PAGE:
Take this unique dataset in a CSV format and transform it into a graph using ONgDB. Using data modeling for chemicals in cosmetics data with ONgDB, we can compact the vast number of relationships and properties within the Chemicals in Cosmetics dataset, creating more meaningful and easily applicable data.
Since 2005, all Californian cosmetic companies are required to provide the information of any cosmetic product that contains chemical(s) that cause or are suspected to cause cancer, developmental birth defects, or harm to the reproductive system. This list, of the cosmetics and chemicals in question, is openly provided on the California government website*. Even more intriguing, are the numerous properties about the products and chemicals, such as important dates and times, whether the product is still being sold, whether the chemical is still being used, and much more. The interconnectedness of this data illustrates the power of the property graph model and its ability to succinctly store information by prioritizing both the nodes and the relationships.
Below is a list of the more ambiguous/allusive headers found in the CSV. Going through and understanding the headers is a vital step for developing an accurate graph model.
Headers & Descriptions:
1. CDPHId (#): CA Dpt. of Public Health identification number for product. May occur more than once.
2. CSFId (#): CDPH identification number for CSF.
3. CSF: Color, scent, and/or flavor. Not all products have specific colors, scents, or flavors.
4. CompanyId (#): CDPH internal identification number for company.
5. PrimaryCategoryId (#): CDPH identification number for category.
6. PrimaryCategory: Type of product (13 primary categories).
7. SubCategoryId (#): CDPH internal identification number for subcategory.
8. SubCategory: Type of product within one of the 13 primary categories.
9. CASId (#): CDPH identification number for chemical.
10. CasNumber (#): Chemical identification number as selected by the manufacturer, packer, and/or distributor. Different forms of chemicals may have different CAS numbers.
11. ChemicalId (#): CDPH internal identification number for this chemical’s record specific to this product.
12. InitialDateReported: Date product was first reported to CDPH.
13. MostRecentDateReported: Date the product profile was last modified by manufacturer, packer, and/or distributor.
14. DiscontinuedDate: If applicable, date the product was discontinued.
15. ChemicalCreatedAt: Date that this chemical was first reported to CDPH for this product.
16. ChemicalUpdatedAt: Date this chemical report was last modified by manufacturer, packer, and/or distributor. This field is unique from the product profile.
17. ChemicalDateRemoved: If applicable, date the chemical was removed from product, i.e., reformulation.
18. ChemicalCount (#): Total number of current chemicals reported for this product.
*Find the CSV here: https://cdph.data.ca.gov/Environment/Chemicals-in-Cosmetics/emt8-tzcf
Taking these headers, we can now create a skeleton of how this data is going to look. This data modeling with ONgDB process involves drawing out a very basic property graph model like the one above.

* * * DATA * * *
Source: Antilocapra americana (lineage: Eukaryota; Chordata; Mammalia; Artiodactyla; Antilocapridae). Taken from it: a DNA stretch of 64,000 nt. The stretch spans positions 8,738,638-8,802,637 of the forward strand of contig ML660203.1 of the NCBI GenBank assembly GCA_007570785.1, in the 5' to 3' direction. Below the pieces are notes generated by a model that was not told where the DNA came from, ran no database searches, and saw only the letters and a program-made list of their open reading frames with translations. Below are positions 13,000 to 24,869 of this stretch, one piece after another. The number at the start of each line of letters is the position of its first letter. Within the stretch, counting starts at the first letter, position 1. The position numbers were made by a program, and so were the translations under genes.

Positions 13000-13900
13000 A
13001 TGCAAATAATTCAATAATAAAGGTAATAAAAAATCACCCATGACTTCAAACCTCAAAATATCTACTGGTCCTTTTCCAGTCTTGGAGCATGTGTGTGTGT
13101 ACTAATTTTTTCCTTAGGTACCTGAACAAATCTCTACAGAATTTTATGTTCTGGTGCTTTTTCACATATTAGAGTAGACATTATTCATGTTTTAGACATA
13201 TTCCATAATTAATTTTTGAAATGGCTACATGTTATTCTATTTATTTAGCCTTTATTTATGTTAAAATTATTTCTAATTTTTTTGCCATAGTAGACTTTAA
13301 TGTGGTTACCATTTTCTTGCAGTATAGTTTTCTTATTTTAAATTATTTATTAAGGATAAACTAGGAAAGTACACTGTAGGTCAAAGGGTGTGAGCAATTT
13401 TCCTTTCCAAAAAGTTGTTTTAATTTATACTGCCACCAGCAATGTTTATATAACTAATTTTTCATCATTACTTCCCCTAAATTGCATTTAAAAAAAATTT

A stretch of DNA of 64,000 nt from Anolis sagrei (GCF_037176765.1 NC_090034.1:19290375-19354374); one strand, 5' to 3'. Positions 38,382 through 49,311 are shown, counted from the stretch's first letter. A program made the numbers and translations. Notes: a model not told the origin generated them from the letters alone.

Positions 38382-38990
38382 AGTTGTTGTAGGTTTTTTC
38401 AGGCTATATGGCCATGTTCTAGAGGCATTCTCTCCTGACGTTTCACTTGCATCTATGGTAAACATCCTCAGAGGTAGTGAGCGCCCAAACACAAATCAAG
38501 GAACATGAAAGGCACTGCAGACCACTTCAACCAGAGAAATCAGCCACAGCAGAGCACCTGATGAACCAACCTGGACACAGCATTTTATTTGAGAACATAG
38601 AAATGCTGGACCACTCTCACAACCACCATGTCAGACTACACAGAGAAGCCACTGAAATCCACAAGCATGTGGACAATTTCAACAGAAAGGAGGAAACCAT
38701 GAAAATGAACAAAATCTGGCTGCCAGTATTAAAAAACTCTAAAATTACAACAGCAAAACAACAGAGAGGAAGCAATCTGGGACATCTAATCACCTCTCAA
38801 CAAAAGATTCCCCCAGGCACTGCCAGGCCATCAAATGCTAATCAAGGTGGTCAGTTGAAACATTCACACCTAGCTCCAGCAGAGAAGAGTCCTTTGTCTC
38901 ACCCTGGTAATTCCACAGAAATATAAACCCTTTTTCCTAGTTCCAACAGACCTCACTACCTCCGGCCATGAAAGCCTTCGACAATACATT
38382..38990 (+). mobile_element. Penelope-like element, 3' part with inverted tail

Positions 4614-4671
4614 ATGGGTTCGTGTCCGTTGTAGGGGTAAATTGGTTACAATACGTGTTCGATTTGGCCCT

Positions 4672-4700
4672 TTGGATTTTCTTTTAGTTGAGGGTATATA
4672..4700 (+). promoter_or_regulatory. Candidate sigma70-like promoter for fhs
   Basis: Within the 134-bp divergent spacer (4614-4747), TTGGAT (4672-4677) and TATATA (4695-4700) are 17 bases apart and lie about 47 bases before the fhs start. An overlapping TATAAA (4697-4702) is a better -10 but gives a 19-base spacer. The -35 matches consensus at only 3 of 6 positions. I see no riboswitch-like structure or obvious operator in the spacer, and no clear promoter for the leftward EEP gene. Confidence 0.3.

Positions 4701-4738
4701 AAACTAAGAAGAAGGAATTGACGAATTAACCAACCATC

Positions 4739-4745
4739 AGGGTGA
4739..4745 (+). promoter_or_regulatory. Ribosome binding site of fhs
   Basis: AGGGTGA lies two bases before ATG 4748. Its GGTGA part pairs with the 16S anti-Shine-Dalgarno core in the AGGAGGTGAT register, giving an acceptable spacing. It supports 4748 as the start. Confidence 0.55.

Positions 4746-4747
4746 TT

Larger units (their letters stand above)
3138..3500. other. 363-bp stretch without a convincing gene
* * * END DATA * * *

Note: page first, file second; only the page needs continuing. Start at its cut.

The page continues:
- First, let’s create the indexes and unique constraints to ensure speedy look-ups while querying the nodes and relationships. Initially most of the numerical headers were uniquely constrained since a numerical id seemed like a more definitive/unique identifier. However, doing this, we had trouble creating nodes later on since many of the id’s were not unique to one chemical. Therefore many of the id’s are indexed and through trial and error we found the properties that could be uniquely constrained.
- Next, import the CSV. Instructions on how to do so can be found on the ONgDB website.
- Next, we create the validations which ensures that any rows with specified null values are not returned. As a general rule, any unique property or primary identifier for a node should not be null. It helps to look through the CSV and see which columns have multiple null values (such as CSF since not every product has a color/scent/flavor reported). We will not exclude rows with null CSF values since this would restrict too much of the data and the CSF data is not especially important. In some cases null values are extremely meaningful; you don’t want to exclude these. For example, if the dateChemicalRemoved is null this could tell us that the product still contains the potentially dangerous chemical. In conclusion, the validations are a bit of a hit and miss; sometimes its not until you test and load your CSV into ONgDB when you can finally correct your errors.
- Now we can create the nodes! Use MERGE instead of CREATE to ensure that unique nodes are not duplicated. Merge each node on a unique property so that it can find that one node on which to perform the merge. Use the ON CREATE SET clause for other properties set on the nodes.
- Finally, we set properties on the relationship connecting the chemical to its product. These properties, if you look at the headers’ descriptions, are chemical properties that are unique to its product. For example, by reading the descriptions we find that the ChemicalId is actually a distinct chemical identifier for each product whereas the CasId is a chemical identifier solely for the chemical (independent of its product). ONgDB allows these properties to be set on the relationship since it relates to both the chemical and product nodes.
- You are done! The property graph model for the data is compact and complete. We now have completed data modeling for chemicals in cosmetics.
Even a rudimentary understanding of Geequel allows you to seamlessly navigate and query the data. Below are a few to jog your imagination.
With the richness of this dataset, there are many more queries that can be done. Have fun and good luck. Give GraphGrid Connected Data Platform a try by data modeling chemicals in cosmetics and loading this dataset into it.